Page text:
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The rising profile of college certificates

The rising profile of college certificates

A recent study from Georgetown University finds that the certificate is the fastest-growing form of college credential in the US as well as an important factor in labour force development. The study authors note:

“In the context of concerns about rising college costs and student loan debt, certificates, which are cheaper and take less time to complete than college degrees, have become of increasing interest to researchers, institutions, and other stakeholders in higher education.”

Anthony Carnevale, director of Georgetown’s Center on Education and the Workforce and one of three co-authors of the study, attributes the growth in certificate enrolment to changing labour market requirements – that is, to the fact that more jobs now require college-based training.

In a related op-ed article, Carnevale adds:

“Post-secondary certificates are a uniquely American invention. They are awarded by public institutions or private for-profit trade schools for completing studies in a specific field – like computer and information services, office management, health care or food services… Certificates usually take less than two years to complete, and more than half take less than one year. That means certificate holders can move quickly from the classroom to the workforce.”

Certificates are now the second most-common post-secondary award in the US, with more than one million awarded each year. This represents 22% of all college awards in the US today, a significant jump from the 6% share held by certificates in 1980.

The Georgetown study also points out that:

  • One third of US certificate holders also have a degree – more than 30% of certificate holders continue their education to get an associate’s degree, and almost 13% get a bachelor’s degree.
  • A third of certificates are earned by students over the age of 30.
  • Due in part to the role certificates play in career fields – such as IT – that tend to be dominated by men, male certificate holders registered an average 27% increase in pay over their counterparts with only a high school diploma. In contrast, salaries for female certificate holders saw an average pay increase of 16%.
  • Overall, the study found that the increased salaries realised by certificate holders were comparable to those of degree holders, particularly after factoring out credentials for the health professions.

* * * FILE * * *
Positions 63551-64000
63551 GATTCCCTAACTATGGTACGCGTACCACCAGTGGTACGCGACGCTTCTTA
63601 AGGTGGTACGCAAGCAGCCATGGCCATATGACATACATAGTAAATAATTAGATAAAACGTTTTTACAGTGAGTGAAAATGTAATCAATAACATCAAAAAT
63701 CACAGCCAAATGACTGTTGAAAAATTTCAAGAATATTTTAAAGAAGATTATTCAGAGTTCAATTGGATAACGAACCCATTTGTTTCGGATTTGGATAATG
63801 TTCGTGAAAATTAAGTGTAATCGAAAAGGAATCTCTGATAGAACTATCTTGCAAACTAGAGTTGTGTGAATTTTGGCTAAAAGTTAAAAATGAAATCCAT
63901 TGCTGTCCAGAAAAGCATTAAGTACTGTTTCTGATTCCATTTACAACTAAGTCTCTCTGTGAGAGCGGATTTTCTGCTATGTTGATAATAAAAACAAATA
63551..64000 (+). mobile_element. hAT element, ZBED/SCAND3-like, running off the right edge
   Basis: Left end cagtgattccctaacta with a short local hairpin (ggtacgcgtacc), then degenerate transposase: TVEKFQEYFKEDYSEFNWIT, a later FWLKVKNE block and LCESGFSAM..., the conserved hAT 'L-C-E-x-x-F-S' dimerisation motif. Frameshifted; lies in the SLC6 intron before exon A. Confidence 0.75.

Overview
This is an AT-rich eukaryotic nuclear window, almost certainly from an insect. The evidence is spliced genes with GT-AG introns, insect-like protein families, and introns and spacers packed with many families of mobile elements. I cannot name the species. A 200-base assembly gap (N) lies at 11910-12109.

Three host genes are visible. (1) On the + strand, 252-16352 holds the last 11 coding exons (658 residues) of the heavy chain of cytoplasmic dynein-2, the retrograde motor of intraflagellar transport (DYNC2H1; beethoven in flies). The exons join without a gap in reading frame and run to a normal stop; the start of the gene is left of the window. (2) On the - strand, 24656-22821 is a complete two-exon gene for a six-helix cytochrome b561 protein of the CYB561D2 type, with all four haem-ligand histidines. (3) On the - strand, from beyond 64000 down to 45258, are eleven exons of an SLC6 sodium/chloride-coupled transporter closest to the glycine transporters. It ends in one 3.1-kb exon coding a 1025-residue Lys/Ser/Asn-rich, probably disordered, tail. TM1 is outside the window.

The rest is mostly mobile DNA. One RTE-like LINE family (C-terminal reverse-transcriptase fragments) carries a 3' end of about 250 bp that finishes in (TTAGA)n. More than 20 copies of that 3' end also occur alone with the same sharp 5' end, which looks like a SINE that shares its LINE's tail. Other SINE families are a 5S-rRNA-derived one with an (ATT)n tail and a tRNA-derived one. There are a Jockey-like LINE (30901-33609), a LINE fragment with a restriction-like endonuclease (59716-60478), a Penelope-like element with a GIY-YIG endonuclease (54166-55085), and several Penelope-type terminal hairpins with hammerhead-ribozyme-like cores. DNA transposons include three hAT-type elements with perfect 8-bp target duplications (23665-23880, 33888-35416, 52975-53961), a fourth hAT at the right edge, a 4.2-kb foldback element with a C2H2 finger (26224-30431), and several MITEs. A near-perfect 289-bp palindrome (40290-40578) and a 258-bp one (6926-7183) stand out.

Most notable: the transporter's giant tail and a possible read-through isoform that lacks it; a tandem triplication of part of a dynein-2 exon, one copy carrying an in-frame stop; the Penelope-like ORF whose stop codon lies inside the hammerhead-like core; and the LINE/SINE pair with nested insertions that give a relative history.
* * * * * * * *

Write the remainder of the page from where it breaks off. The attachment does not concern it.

Certificates and employment

The Georgetown research arrives at a time when the value of a university degree is under increased scrutiny from prospective students and university graduates alike. With economies around the world still struggling to recover from the last (and avoid the next) global economic crisis, growing populations of university graduates are facing stiffer competition for those all-important entry-level positions.

Another study, this time from the UK, finds that an average of 73 students compete for each available job in Britain, with employers increasingly demanding first-class degrees of their prospective hires.

Meanwhile, The Guardian reports:

“At the end of 2011, 18.9% of those graduating in the previous two years were unemployed, down from the high of 20.7% at the beginning of 2010 but more than four times the rate for those graduating between four and six years ago.”

As a matter of perspective, it should also be said that employment among university graduates nevertheless remains significantly higher than non-graduates. “It is a tough job market for college graduates,” says Georgetown’s Carnevale. “But far worse for those without a college education.”

Global trend appearing?

This pattern of a growing population of university graduates, increasing competition for employment after graduation, and labour force adjustment is playing out in major markets around the world.

In China, for example, a dramatic expansion of higher education within the country has contributed to a corresponding boom in post-secondary participation rates: 8.9% of the Chinese population had some college education in 2010, up sharply from only 3.6% in 2000.

However, it also increasingly clear that China is facing a significant underemployment challenge for its university graduates. The Wall Street Journal reported recently:

“China has made only limited gains in remaking its economy so it relies more on services and innovation and less on construction and assembly-line manufacturing. That limits the markets for the lawyers, engineers and accountants that Chinese universities are producing.

“As a result, many graduates find they can get only low-skill jobs that pay far less than they imagined… The employment rate of China’s college graduates last year was 90%, according to a survey by the Chinese Academy of Social Sciences and MyCOS Research Institute, a Beijing-based education consulting firm. But only 47% of the 256,000 Chinese graduates surveyed said they feel satisfied in their current job.”

Many observers see this as a short-term issue of underemployment, but it is also widely acknowledged that some important structural adjustments – in the country’s labour market as well as its education system – will be necessary to better align the country’s post-secondary graduates with the requirements and opportunities in the Chinese job market.

This is a challenge that China has in common with many developed and developing economies alike around the world. It will be fascinating to see what role, if any, non-degree credentials such as certificates play in this process.

But if the US experience is any indication, there may indeed be profound opportunities on the horizon for shorter-term programmes of study that can help graduates better target specific career opportunities.

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